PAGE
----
iOS

June 3, 2019

Swift retain cycles

In many higher level programming languages there exists garbage collection, which turns memory management into a long forgotten issue.

Swift doesn’t have garbage collection. Instead it has something called Automatic Reference Counting (ARC). It works, like the name suggests, by counting the number of strong and weak references an object has. As long as an object has one or more strong references pointing to it it will not be freed from memory. But as soon as an object has zero strong references it will be freed.

Problem arises when two objects has strong references to each other. Then consider the following scenario.

Imagine that you have the following class

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class TodoList {
    var delegate: TodoListDelegate?
    var items: [ListItem]?

    ... the rest of the class
}

The Todo-list has a delegate that is in charge of how to handle certain events, like when an item is selected. When an item is selected we want to do something with the TodoList object, perhaps highlight the selected element.

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class TodoListDelegate {
    var todoList: TodoList?

    func didSelect(item: ListItem) {
        // Do something with the ToDo list
    }
}

In the ViewController we put them together and set them up.

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class ViewController: UIViewController {
    var todoList: TodoList?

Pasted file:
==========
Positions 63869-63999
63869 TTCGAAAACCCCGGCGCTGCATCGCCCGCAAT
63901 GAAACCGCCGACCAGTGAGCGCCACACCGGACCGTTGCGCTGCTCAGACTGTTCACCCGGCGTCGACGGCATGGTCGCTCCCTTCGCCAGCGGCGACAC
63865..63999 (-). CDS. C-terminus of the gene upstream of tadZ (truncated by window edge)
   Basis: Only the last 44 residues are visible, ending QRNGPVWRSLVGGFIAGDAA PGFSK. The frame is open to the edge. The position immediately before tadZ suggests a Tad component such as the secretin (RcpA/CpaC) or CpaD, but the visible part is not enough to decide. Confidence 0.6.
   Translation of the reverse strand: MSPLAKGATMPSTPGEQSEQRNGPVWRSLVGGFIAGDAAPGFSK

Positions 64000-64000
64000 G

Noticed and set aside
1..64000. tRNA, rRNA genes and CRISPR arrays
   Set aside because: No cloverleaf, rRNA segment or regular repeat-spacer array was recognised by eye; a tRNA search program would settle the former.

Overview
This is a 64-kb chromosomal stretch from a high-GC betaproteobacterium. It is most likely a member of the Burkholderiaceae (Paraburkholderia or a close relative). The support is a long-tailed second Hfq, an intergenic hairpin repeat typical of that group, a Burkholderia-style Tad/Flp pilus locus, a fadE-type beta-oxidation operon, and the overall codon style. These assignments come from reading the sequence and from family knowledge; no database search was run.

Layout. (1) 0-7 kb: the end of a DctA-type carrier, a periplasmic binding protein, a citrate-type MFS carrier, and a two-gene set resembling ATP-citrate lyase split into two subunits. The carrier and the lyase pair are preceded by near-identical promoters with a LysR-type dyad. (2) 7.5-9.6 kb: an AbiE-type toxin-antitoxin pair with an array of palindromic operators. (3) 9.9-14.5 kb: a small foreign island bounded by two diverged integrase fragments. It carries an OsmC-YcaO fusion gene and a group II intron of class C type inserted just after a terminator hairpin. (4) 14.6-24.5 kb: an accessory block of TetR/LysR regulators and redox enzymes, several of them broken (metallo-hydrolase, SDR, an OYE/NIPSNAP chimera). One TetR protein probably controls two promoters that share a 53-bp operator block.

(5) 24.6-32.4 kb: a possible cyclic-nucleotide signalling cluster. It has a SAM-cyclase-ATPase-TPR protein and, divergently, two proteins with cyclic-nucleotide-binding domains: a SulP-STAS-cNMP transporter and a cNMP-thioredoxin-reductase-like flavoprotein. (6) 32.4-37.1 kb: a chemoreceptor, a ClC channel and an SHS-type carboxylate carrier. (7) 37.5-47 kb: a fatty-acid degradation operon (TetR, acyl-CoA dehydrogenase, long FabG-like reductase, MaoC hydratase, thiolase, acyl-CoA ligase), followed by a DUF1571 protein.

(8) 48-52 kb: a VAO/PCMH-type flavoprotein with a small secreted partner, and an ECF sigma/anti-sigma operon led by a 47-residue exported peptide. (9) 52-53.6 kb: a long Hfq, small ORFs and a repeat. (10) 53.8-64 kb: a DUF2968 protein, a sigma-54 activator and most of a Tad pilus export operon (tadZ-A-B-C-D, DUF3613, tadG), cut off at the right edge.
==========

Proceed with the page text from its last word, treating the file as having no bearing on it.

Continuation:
override func viewDidLoad() {
        todoList = TodoList()
        let delegate = TodoListDelegate()
        delegate.todoList = todoList
        todoList.delegate = delegate
    }

    override func viewWillDisapear() {
        todoList = nil
    }
}

Now, the TodoList and its delegate has references to each other. So even after the ViewController is deallocated they will still take up memory, thus we have a memory leak.

The solution

Fixing this is fairly easy. Declare the TodoList inside the delegate as weak like this.

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class TodoListDelegate {
    weak var todoList: TodoList?

That will mean we only get one strong reference between the objects and they can be deallocated.

It is also possible to use ‘unowned’ which, similar to ‘weak’, isn’t creating a strong reference. The difference is that weak only works with optionals, thus allows the variable to be nil. An ‘unowned’ variable must have a value. If it is deallocated and then used, the application will crash.

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